A day after marines killed a powerful drug lord his rivals hung dozens of banners in cities across Mexico's Gulf coast with ominous messages gloating about his demise.
The signs, hung on pedestrian bridges and at other public places at the weekend but quickly taken down by the authorities, reinforced fears that the death of the Gulf cartel leader Antonio Ezequiel Cardenas Guillen will empower the Zetas, a gang of hitmen formed in the Nineties by renegade Mexican soldiers which has become one of the country's most feared drug gangs.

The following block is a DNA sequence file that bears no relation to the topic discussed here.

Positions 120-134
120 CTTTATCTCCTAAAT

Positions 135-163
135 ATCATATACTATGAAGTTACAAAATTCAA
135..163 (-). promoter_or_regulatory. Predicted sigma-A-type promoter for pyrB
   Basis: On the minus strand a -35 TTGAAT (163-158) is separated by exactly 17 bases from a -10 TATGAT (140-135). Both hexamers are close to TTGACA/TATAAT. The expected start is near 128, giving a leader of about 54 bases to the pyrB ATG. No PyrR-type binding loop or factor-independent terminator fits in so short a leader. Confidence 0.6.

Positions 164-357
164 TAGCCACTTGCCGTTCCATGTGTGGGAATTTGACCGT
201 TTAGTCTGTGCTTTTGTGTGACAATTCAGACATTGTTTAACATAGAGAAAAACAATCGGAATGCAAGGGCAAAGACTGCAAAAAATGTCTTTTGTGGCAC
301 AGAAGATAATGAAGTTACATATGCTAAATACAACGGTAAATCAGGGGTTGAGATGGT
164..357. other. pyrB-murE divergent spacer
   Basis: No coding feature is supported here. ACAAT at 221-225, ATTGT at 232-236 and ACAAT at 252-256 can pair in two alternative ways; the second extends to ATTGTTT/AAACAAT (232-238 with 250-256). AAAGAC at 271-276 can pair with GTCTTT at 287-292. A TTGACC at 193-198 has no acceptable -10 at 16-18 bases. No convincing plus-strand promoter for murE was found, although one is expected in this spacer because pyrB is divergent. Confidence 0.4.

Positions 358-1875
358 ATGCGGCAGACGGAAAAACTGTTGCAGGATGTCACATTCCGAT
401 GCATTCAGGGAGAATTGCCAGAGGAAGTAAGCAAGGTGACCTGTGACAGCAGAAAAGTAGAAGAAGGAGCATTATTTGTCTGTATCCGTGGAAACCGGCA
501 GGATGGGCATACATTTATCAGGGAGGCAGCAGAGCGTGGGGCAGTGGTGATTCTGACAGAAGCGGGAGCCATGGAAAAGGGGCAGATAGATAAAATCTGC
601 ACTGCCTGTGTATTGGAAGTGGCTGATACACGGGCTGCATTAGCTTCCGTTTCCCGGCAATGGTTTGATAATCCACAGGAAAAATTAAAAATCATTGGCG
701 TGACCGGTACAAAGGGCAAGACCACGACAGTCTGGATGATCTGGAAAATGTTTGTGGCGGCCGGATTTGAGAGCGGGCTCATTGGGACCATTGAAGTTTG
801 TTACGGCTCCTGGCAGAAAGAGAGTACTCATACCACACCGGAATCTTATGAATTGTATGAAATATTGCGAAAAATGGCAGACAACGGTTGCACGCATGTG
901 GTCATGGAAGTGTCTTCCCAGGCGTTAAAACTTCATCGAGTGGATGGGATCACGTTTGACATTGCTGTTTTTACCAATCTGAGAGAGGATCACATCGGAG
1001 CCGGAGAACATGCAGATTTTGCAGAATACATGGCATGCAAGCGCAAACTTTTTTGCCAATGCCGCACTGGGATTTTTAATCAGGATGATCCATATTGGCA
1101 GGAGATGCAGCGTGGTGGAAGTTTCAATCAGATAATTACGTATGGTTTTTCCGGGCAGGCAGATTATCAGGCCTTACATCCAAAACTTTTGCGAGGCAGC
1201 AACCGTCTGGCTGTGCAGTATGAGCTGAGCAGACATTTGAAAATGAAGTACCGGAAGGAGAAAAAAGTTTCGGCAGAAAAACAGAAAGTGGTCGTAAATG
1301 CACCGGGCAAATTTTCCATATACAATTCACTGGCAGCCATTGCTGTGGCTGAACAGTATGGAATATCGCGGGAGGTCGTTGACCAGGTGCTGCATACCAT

Formerly allies of the Gulf cartel, the Zetas went independent earlier this year, unleashing a turf battle along the north-eastern border with the US which has at times reached the level of all-out war.
Drug gangs used vehicles to erect roadblocks in Reynosa, a city across from McAllen, Texas, according to Twitter messages sent by the Reynosa city government warning the public to travel with caution. It was unclear if the roadblocks were related to the death of Cardenas Guillen; such blockades have become a near-daily gang tactic in north-eastern Mexico.
The Mexican navy has said that Cardenas Guillen, known as "Tony Tormenta" or "Tony the Storm", was killed on Friday during a two-hour shoot-out in an operation that involved 150 marines, three helicopters and 17 military vehicles.